A woman in Michigan came home last week to find a swastika painted on her door. Instead of despairing, she decided to fight back - with love and magic lifted from the pages of a beloved Harry Potter book.
Last week, Erin Zettle posted a public message on Facebook describing the hateful attack.
“There was fear and rage and disbelief, while I wondered who could have done it and do they know me and was it religious or political or just nasty?,” she wrote, adding “And I cried, and cried.”
After Zettle calmed down, she decided that she wouldn’t judge her community “based on the worst of actions.”
But she did want people to know about it - so she decided to leave the symbol up and not remove it.
“What I really want is for people to see that this happened in our community,” Zettle wrote. “It happened to someone they know. And so maybe the next time they hear something in line at the grocery store they will say ‘No, thank you…not here, not today, not ever.’”
Her first thought was to correct the graffiti with some red spray paint, because it’s painted backwards. “You should double check your hate speech before you paint it,” Zettle joked in her Facebook post.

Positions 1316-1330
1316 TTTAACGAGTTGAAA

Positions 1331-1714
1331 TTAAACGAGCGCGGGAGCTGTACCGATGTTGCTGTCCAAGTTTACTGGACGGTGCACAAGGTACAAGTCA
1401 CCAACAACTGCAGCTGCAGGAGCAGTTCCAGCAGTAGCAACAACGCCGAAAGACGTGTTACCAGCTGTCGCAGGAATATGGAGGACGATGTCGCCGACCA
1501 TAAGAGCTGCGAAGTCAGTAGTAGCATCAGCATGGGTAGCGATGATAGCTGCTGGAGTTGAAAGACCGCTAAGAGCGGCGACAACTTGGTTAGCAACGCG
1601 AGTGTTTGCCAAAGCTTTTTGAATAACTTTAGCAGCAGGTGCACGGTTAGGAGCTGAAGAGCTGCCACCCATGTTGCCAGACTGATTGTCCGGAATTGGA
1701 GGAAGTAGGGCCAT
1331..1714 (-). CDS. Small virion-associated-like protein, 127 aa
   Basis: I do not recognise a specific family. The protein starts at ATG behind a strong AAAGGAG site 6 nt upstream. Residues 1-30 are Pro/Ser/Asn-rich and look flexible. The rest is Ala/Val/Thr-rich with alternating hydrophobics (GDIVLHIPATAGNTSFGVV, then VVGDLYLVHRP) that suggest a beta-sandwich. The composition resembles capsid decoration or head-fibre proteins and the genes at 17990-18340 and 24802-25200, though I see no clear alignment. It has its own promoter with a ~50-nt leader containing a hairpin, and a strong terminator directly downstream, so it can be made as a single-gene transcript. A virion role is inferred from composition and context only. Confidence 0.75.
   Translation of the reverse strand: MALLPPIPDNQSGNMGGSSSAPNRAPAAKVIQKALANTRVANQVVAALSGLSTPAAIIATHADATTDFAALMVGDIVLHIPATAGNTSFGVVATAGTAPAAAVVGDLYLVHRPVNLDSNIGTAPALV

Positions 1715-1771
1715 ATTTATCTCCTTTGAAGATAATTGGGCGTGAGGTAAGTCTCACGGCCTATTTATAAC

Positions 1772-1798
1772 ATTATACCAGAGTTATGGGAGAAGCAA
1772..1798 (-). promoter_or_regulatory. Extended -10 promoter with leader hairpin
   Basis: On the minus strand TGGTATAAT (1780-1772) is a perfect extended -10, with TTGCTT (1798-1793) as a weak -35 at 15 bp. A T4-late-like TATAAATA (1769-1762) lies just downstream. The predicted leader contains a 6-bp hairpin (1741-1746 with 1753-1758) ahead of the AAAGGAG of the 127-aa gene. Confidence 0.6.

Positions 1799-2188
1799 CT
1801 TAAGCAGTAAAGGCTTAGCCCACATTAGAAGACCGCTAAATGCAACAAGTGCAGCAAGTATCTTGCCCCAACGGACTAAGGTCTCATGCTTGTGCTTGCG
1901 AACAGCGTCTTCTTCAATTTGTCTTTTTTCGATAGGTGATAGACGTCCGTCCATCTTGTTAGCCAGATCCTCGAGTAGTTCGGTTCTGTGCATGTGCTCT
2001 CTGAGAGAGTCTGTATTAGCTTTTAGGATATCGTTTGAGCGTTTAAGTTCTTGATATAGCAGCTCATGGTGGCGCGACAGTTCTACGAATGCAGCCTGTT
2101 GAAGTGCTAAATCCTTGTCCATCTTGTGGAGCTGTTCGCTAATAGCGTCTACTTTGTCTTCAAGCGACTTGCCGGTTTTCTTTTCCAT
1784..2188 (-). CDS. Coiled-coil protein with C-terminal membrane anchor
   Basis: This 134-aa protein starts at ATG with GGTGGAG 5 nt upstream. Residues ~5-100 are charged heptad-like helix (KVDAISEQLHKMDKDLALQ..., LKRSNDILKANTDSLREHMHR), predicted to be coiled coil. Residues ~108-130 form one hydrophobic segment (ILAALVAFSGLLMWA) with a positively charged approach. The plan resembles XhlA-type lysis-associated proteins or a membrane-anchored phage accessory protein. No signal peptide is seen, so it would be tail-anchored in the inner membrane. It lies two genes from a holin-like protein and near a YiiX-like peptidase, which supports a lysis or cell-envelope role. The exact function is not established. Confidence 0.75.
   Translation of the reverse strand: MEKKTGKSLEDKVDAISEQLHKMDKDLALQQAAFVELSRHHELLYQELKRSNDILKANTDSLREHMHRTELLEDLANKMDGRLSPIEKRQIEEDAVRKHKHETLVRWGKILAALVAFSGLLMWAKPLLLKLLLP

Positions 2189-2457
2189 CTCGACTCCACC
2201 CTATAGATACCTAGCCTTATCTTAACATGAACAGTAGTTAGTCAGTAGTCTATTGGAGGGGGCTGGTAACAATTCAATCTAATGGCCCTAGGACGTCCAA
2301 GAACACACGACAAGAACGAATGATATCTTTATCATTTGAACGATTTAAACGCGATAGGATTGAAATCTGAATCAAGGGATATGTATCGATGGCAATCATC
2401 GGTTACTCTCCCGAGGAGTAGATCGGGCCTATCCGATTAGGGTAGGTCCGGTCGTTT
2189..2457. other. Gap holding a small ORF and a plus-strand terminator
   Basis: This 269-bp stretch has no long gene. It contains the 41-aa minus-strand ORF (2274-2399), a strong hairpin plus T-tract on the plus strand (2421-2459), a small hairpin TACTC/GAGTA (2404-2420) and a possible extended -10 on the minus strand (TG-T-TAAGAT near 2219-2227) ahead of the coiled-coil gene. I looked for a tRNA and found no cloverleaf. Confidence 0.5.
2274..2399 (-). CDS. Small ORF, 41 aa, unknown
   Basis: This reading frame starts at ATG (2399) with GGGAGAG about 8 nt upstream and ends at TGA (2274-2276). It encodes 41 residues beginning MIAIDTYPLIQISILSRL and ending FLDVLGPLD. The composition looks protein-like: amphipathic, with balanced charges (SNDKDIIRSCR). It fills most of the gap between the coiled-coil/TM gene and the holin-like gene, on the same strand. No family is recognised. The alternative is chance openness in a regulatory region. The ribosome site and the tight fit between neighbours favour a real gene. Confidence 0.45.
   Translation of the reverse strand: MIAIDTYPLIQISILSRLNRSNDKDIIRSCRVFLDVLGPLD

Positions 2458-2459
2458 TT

Instead, she put a quote from Harry Potter on top of the swastika, leaving parts of it still visible.
“There is enough really awful hate talk in the world. And maybe not enough Dumbledore,” Zettle wrote in the post.
“Happiness can be found, even in the darkest of times, if one only remembers to turn on the light,” is said by Professor Dumbledore in The Prisoners of Azkaban, the third Harry Potter book. It is one of the most famous Harry Potter quotes and often put on posters, mugs or even tattoos.
A couple of days later, Zettle took to Facebook again to express her gratitude for the community that has rallied behind her after the terrible attack.
“Having the quote on the door also helped, in a cathartic way,” she wrote. She exchanged the Dumbledore quote for one by Martin Luther King Jr., and plans to put up a new quote very couple of days.
Zettle could not be reached immediately for comment.
Lilly Maier is a news intern at the Forward. She is a graduate journalism student at New York University, where she studies as a Fulbright scholar. She also holds a B.A. in Jewish history from the University of Munich.
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